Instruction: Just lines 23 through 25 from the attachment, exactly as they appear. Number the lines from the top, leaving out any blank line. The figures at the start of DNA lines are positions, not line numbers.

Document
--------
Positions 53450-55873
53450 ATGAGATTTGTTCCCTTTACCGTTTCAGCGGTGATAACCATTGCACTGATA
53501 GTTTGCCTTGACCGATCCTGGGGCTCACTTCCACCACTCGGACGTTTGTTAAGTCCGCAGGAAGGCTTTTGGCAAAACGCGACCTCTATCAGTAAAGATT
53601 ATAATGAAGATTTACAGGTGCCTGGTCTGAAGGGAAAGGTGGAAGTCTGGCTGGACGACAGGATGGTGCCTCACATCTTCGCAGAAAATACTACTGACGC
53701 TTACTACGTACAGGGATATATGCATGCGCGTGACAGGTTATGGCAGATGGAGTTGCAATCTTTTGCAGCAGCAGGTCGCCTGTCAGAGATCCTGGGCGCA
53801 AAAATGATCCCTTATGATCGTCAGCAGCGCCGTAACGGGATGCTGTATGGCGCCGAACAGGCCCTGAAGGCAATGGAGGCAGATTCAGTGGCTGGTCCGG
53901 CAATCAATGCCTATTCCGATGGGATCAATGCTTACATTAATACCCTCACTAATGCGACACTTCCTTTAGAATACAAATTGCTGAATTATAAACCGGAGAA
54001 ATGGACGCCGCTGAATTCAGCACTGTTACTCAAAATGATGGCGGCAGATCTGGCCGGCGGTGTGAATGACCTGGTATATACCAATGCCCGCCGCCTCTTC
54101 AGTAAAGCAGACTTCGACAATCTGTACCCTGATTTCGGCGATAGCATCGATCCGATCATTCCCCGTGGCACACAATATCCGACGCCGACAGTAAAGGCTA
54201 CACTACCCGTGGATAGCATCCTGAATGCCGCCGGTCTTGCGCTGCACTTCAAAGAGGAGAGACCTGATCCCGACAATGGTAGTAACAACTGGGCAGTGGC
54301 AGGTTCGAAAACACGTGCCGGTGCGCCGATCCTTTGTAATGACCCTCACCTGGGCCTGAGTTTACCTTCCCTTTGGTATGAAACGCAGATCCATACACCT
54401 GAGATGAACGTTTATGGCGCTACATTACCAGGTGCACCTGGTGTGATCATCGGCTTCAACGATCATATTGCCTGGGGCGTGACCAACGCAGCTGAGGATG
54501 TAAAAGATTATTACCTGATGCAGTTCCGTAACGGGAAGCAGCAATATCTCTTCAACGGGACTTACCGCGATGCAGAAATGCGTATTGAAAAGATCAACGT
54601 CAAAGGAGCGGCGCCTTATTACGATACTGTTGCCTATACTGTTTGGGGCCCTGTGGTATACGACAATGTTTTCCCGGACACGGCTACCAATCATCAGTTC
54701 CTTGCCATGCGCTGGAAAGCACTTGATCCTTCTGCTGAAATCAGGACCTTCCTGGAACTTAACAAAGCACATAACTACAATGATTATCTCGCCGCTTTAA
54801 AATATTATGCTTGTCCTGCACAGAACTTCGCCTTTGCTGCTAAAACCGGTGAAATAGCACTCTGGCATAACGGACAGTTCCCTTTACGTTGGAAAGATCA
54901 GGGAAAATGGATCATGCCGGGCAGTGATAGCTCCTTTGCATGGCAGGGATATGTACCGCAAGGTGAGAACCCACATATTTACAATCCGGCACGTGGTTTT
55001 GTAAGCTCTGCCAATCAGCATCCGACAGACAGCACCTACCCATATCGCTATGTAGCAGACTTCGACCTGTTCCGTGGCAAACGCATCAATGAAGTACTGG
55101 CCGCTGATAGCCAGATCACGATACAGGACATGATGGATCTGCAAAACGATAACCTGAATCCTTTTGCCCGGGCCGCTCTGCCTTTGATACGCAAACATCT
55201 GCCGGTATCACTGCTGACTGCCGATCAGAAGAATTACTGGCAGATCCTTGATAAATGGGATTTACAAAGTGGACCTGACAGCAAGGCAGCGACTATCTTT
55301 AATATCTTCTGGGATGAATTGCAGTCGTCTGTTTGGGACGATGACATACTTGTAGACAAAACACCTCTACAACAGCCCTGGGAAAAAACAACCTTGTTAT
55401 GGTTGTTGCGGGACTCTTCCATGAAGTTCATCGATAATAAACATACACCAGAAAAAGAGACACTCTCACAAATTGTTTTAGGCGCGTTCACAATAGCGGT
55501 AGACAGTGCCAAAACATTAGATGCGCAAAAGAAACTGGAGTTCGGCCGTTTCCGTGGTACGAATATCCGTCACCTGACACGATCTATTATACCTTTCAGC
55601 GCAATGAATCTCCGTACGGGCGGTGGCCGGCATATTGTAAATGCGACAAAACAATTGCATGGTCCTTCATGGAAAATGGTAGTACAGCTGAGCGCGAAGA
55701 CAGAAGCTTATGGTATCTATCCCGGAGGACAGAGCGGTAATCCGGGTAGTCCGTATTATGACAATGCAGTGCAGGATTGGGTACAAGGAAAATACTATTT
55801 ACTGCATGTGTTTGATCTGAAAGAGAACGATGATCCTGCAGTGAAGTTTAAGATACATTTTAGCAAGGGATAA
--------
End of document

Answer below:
55501 AGACAGTGCCAAAACATTAGATGCGCAAAAGAAACTGGAGTTCGGCCGTTTCCGTGGTACGAATATCCGTCACCTGACACGATCTATTATACCTTTCAGC
55601 GCAATGAATCTCCGTACGGGCGGTGGCCGGCATATTGTAAATGCGACAAAACAATTGCATGGTCCTTCATGGAAAATGGTAGTACAGCTGAGCGCGAAGA
55701 CAGAAGCTTATGGTATCTATCCCGGAGGACAGAGCGGTAATCCGGGTAGTCCGTATTATGACAATGCAGTGCAGGATTGGGTACAAGGAAAATACTATTT